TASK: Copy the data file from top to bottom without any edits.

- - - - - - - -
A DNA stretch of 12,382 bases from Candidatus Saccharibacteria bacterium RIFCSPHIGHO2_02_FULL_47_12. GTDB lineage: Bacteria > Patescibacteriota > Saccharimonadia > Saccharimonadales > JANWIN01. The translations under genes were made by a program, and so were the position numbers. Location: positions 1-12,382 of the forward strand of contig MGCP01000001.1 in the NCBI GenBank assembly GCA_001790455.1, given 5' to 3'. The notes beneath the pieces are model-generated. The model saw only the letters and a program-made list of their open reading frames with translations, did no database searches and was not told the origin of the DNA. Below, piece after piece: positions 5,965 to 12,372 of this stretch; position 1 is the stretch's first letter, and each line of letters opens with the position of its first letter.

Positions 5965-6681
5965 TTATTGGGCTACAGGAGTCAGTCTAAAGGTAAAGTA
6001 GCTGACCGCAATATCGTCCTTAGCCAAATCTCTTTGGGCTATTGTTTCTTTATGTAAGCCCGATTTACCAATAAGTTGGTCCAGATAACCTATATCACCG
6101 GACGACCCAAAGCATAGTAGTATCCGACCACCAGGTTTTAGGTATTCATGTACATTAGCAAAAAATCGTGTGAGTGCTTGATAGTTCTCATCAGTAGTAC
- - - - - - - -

A DNA stretch of 12,382 bases from Candidatus Saccharibacteria bacterium RIFCSPHIGHO2_02_FULL_47_12. GTDB lineage: Bacteria > Patescibacteriota > Saccharimonadia > Saccharimonadales > JANWIN01. The translations under genes were made by a program, and so were the position numbers. Location: positions 1-12,382 of the forward strand of contig MGCP01000001.1 in the NCBI GenBank assembly GCA_001790455.1, given 5' to 3'. The notes beneath the pieces are model-generated. The model saw only the letters and a program-made list of their open reading frames with translations, did no database searches and was not told the origin of the DNA. Below, piece after piece: positions 5,965 to 12,372 of this stretch; position 1 is the stretch's first letter, and each line of letters opens with the position of its first letter.

Positions 5965-6681
5965 TTATTGGGCTACAGGAGTCAGTCTAAAGGTAAAGTA
6001 GCTGACCGCAATATCGTCCTTAGCCAAATCTCTTTGGGCTATTGTTTCTTTATGTAAGCCCGATTTACCAATAAGTTGGTCCAGATAACCTATATCACCG
6101 GACGACCCAAAGCATAGTAGTATCCGACCACCAGGTTTTAGGTATTCATGTACATTAGCAAAAAATCGTGTGAGTGCTTGATAGTTCTCATCAGTAGTAC